Wednesday, April 4, 2007

A Poem a Day #4

Here’s a letter poem for the fourth day of National Poetry Month.
This poem’s for you, HipWriterMama!

by Elaine Magliaro

Dear Lion,

I’m tired of doing the hunting, the preying
While your only job is to watch the cubs playing.
I’m tired of stalking the zebras and gnus
While you lie around on the grassland and snooze.
I’m tired of running, and pouncing, and killing.
I want a career that is much more fulfilling.
I’m tired, so tired. I’m spent to the core.
While I’m hard at work, you just eat, sleep, and snore.
I fetch all the food. You grow stronger…I thinner.
For the next seven days you can catch your own dinner!
I’m going away for a well-needed rest.
I’ll be seeing you soon.

All my love,

If you are in the mood to read some more letter poems, you may want to go looking for the following books in the library:

Written by Arnold Adoff
Illustrated by Lisa Desimini
The Blue Sky Press/Scholastic

From the book summary: “A collection of twenty poems written by kids and klutzes, secret admirers and detractors, friends, enemies, and skeptics to the objects of their affection—or aversion.” Most of the poems are written from one person to another person—but there is a letter poem written to a dog and one to a cat. There's even a letter to Once Upon A Time from Your Happy Ending.

LOVE LETTERS received a Blue Ribbon from the Bulletin of the Center for Children’s Books and was a Riverbank Review Children’s Book of Distinction. The author, Arnold Adoff, was the 1988 recipient of the NCTE Award for Excellence in Poetry for Children. You can read the NCTE profile of Adoff here.

Lisa Desimini was winner of a New York Times Best Illustrated Book Award for MY HOUSE. Her multi-media illustrations for LOVE LETTERS are playful, inventive, and add touches of humor in all the right places.

Written & Illustrated by Takayo Noda
Dial/Penguin Putnam

In DEAR WORLD, Takayo Noda focuses mostly on the natural world with letter poems written to apples, the dawn, the sun, snow, trees, the stars and to a turtle, a bird, and fish. Her watercolor and collage illustrations are colorful and visually stunning. They absolutely add a whole other dimension to her text.

Here are a few snippets from her letter poems:

dear snow

I see you
spinning and dancing
just like angels in white…

dear sun

I know
when you are happy
because you shine
and bounce
on everything

I know
when you are sad
because you become
hazy and fuzzy
as if you had
tears in your eyes

What do you do with books like these?

  • First, you share and discuss poems from one of the books with your students in class.

  • Next, you talk about reasons why people write letters to each other.

  • Third, you ask students to think about the persons, animals, or things to whom they might like to write letter poems.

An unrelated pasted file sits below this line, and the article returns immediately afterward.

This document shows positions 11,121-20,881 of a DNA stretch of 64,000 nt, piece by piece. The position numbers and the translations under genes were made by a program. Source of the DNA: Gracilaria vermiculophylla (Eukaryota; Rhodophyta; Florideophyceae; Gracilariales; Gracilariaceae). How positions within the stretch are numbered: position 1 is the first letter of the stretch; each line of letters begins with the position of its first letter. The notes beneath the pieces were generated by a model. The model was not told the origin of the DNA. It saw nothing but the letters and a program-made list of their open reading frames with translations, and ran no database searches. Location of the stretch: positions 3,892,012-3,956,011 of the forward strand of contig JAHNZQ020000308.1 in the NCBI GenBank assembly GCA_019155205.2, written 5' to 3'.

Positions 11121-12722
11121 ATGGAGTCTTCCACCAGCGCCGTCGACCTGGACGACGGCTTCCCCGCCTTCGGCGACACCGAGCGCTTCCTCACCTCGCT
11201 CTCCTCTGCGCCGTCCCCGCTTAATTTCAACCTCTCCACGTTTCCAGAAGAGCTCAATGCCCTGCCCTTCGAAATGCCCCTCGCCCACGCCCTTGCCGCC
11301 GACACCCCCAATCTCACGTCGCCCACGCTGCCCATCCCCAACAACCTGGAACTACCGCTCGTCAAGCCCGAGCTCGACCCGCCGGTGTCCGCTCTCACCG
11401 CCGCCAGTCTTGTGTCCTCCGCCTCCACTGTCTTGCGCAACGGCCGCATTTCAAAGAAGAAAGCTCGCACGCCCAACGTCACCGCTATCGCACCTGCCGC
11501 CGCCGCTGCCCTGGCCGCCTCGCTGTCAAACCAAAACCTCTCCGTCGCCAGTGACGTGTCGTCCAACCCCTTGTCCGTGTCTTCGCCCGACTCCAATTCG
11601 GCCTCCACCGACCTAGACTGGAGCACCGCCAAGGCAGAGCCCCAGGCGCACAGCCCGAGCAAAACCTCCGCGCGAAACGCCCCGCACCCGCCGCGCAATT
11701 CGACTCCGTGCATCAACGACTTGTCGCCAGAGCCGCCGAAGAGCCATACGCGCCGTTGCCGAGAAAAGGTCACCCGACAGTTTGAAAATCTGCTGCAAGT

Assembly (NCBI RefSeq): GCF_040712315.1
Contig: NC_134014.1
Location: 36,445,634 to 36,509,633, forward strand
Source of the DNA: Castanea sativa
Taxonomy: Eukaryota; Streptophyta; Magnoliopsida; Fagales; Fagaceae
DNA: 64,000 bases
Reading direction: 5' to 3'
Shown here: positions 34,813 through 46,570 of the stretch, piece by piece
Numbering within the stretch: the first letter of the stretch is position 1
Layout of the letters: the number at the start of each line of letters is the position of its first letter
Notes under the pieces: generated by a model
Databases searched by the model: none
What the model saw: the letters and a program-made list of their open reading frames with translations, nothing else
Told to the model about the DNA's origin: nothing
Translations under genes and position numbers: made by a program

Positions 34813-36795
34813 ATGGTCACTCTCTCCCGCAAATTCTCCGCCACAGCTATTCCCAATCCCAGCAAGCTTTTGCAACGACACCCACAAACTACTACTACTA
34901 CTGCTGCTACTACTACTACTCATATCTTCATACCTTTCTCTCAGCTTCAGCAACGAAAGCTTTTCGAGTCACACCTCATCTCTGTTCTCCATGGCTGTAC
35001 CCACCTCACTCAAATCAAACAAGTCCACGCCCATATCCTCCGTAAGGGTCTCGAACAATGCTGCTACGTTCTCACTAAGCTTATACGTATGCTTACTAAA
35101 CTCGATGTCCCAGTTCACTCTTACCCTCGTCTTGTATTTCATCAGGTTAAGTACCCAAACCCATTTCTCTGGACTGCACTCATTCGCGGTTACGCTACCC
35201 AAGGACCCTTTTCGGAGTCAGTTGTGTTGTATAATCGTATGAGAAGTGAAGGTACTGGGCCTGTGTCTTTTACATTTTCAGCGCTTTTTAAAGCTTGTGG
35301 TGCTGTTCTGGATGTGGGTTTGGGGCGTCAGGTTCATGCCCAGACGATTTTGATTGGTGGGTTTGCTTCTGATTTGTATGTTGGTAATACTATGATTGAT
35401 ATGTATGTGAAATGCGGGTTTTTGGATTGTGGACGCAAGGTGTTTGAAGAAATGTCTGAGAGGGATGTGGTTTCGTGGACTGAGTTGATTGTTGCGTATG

• Fourth, you write their responses on chart paper.

  • Then you and your students choose a letter recipient from the list you made and write a collaborative class poem to that recipient. As the students dictate the poem, you copy it down on the chart paper—modeling the process for them.

  • Finally, after reading the collaborative poem aloud with the class, you ask students to write individual letter poems to the person, animal, element of nature, or object of their choice.
It is always important to have a class sharing session--and maybe some kind of creative project--planned as a follow-up activity when your students finish writing the final drafts of their letter poems. One suggestion: Using the artwork in LOVE LETTERS or DEAR WORLD as an example, have students illustrate their poems with collages or mixed-media pictures. Then make a bulletin board display of the poems and pictures or compile them in a book to keep in the class library.


alvinaling said...

Love it!

Greg Pincus said...

Hee hee! But I must lodge a complaint. I'm barely able to get up my poem a day, and you post yours AND all this other great stuff, too. You're eating into my time, I tell ya!

But, uh, don't stop.

Elaine Magliaro said...

Thanks, Alvina!


Here's my little secret: I have a stash of old moldering poems that I have been rewriting. It's been a great exercise for me. I can look at the poems I wrote years ago...and tweak them here and there to make them better. Sometimes, though, it can take just as long to "tweak" a poem as it does to write one from scratch!

Vivian Mahoney said...

I LOVE, LOVE, LOVE your poem. Hmmm. I think I might just have to show this one to my husband.

You know, I'll have to point people your way again, just so they can see this dedication for a very cool poem.

Tricia said...

Having just finished preparing three different dinners (Dad and son didn't want what I was cooking and Dad didn't like what I chose for son), I am going to hang this one over the stove and take a well needed break!

Elaine Magliaro said...


I'm so glad you love the poem! I read it to MY husband last night over the phone...and he thought it was funny.

Elaine Magliaro said...


Sounds like you spoil the men in your life! Fortunately, my husband is a great cook and doesn't mind taking over kitchen duties when I'm too busy blogging!

Mary Lee said...

Thanks for two books that somehow made it under my radar and for the fun classroom connections!

Elaine Magliaro said...

Thanks, Mary Lee!

I may not be teaching elementary school any longer--but nearly every time I read a children's book the gears in my brain start thinking about ways to extend students' experiences with a work of literature through creative classroom activities.

Grace Lin said...

I love "Dear World"!

You are putting us all to shame with your posts, by the way.